White led DeSoto to convincing wins in games against teams anchored by 5-star recruits such as Myles Garrett, Edward Paris and Solomon Thomas. In four games against teams led by players deemed the best in Texas by recruiting services, White averaged 324 yards of total offense and three touchdowns per contest. More importantly, DeSoto went 4-0 with an average margin of victory hovering at 25 points per game.
Even though college coaches and members of various recruiting services flocked to the Dallas area in droves, White didn’t receive any stars on sites such as Rivals or 247Sports until October of his senior season.
Mathis said that a handful of college coaches recruiting the area had an affinity for White, but his size alone prevented them from showing interest in him.
“There were coaches from about two or three different Big 12 schools that told me they are rooting for Des,” Mathis said. “That is a true story. They love him on film. They love him off the field. It was like, ‘If he were two to three inches taller, Coach, we’d pull the trigger.’”
Mathis also recalls one coach from FCS school Sam Houston State “beating down my door for Des,” only to be overruled by another member of the Bearkats staff.
After hearing opinions such as those, Bobby admits that the thought crossed his mind that his son's prep career would conclude without landing an offer from an FBS school. However, after watching Des defy the odds at every level, his belief remained strong.
“I knew sooner or later someone would take a chance because this kid, his numbers are unreal,” Bobby said. “I knew at least one school, even on the Division I level, would give him an opportunity.”
It’s no secret that most college coaches, including Alabama’s Nick Saban, have a desired height and weight range for prospects at every position.
What’s also clear is that whatever position that White plays on the college level, whether it be receiver, quarterback or corner, his compact frame simply doesn’t measure up to the prototypical elite recruits at those positions. Whether he can hold up physically to the rigors of FBS-level football is a legitimate concern for coaches.
However, the value of his intangible qualities and playmaking ability is impossible to rank in a star system.
Recruiting services are designed to identify the nation’s Top 100 or 200 prospects for fans. However, more than 3,000 kids receive FBS offers every year, and it’s up to recruiters to find good value in players 101-3,000.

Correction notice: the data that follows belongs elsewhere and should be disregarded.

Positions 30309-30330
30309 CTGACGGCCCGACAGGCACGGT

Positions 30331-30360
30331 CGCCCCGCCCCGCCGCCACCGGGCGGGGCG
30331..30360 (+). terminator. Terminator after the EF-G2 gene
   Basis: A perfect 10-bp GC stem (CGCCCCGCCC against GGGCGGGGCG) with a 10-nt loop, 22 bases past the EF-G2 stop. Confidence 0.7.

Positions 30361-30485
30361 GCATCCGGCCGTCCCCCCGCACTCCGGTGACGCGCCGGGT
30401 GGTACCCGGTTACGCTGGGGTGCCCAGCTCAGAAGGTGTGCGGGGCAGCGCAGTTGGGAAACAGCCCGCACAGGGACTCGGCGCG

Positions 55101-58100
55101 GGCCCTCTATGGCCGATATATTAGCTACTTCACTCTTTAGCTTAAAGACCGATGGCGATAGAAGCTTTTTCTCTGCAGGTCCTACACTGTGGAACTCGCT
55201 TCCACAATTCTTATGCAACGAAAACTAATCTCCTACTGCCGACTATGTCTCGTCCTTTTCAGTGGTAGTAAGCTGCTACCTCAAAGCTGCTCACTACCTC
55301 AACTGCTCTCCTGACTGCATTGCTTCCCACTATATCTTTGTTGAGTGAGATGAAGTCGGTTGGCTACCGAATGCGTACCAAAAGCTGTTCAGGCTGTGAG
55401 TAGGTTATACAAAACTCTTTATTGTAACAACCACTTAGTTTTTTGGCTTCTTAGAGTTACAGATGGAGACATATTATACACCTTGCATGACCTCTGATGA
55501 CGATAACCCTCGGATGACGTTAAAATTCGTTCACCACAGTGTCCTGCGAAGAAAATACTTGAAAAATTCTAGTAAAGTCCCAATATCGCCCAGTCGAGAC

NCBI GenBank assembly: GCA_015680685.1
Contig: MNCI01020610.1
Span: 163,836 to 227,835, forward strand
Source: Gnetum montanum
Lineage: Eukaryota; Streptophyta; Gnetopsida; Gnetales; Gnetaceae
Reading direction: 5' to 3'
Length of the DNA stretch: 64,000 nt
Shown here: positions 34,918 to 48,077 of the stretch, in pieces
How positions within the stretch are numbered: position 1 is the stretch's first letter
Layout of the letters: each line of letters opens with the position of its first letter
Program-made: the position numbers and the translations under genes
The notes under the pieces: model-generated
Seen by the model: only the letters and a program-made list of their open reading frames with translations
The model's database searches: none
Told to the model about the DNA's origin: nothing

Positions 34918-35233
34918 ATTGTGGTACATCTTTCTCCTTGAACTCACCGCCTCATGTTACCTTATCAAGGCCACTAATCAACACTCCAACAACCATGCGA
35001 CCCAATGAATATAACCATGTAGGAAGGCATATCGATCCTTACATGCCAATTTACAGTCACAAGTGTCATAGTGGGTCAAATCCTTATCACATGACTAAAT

“The thing about recruiting is that a lot of the great players out there are not 4- and 5-star kids,” Mathis said. “More of them are 2- and 3-star kids, and even kids with no stars. You have to give those kids a chance.”
In White’s case, he wasn’t suffering from a lack of exposure. Instead, the vast majority of college recruiters either determined that he was not a college-caliber athlete upon first glance or simply passed him over based on size alone.
Asking White to be a college quarterback at his size is understandably a risky proposition for any college coach. However, his sub-4.5 speed and natural ability in the open field are traits that should warrant at least a few coaches to consider offering him as an athlete.
“If you get a kid like Des, who puts up the numbers that he does, has his team ranked No. 1 or No. 2 in the nation, and you are still not offering him anything, I think something is wrong with that,” Bobby said.
White’s philosophy regarding his future has always been to excel at the things that were under his control. He and his support system approached his recruitment with that same proactive attitude.
“A lot of us small players get overlooked. It is what it is,” White said. “They didn’t want me, so I just moved forward and went with the schools that did pay attention to me. Just keep a positive attitude and keep performing on the field and good things will come later on.”
That meant showcasing White’s talents at as many camps as would take him, getting his film into the hands of all the college coaches they could contact and creating a nearly 12-minute highlight reel and posting it on YouTube.
White exhales with a hint of a chuckle as he recalls the day the burden of his playing future lifted. At around 2 p.m. on Oct. 2, Mathis called him into his office and handed him the phone.
“It was the coach (Dan McCarney) at North Texas, and he said they were going to offer me to come in as an athlete and a kick returner,” White said. “I was shocked, and relieved that I finally got that offer.”
The tender caught White off-guard, considering that he hadn’t heard from the Mean Green last spring or in the summer. That didn’t stop him from committing a day later. Three weeks after his North Texas offer, Big 12 power TCU pulled the trigger and offered the electric athlete. Both schools also promised him a chance to compete at quarterback, with a move to receiver his likely destination.
It didn’t take White long to jump on the chance to showcase his talents in the Big 12.
“TCU is a really good school and one that I’ve always really wanted to go to,” White said. “They play in the Big 12 against teams like Oklahoma and a bunch of other really good teams. They told me that I can come in and help a lot, so that’s why I went ahead and committed.”
For White, the two offers validated the body of work that he’s compiled in his prep career.
It also struck a blow for all those players whose profile doesn't fit the recruiting mold.
“When you turn on the film with your staff and coaches and finally evaluate this kid, he’s a no-brainer,” Mathis said. “I think TCU and North Texas took the time out to really look at him and in the end, that made it very easy for them to pull the trigger and offer Des.”
Sanjay Kirpalani is a Featured Columnist for Bleacher Report. Unless otherwise noted, all quotes obtained firsthand.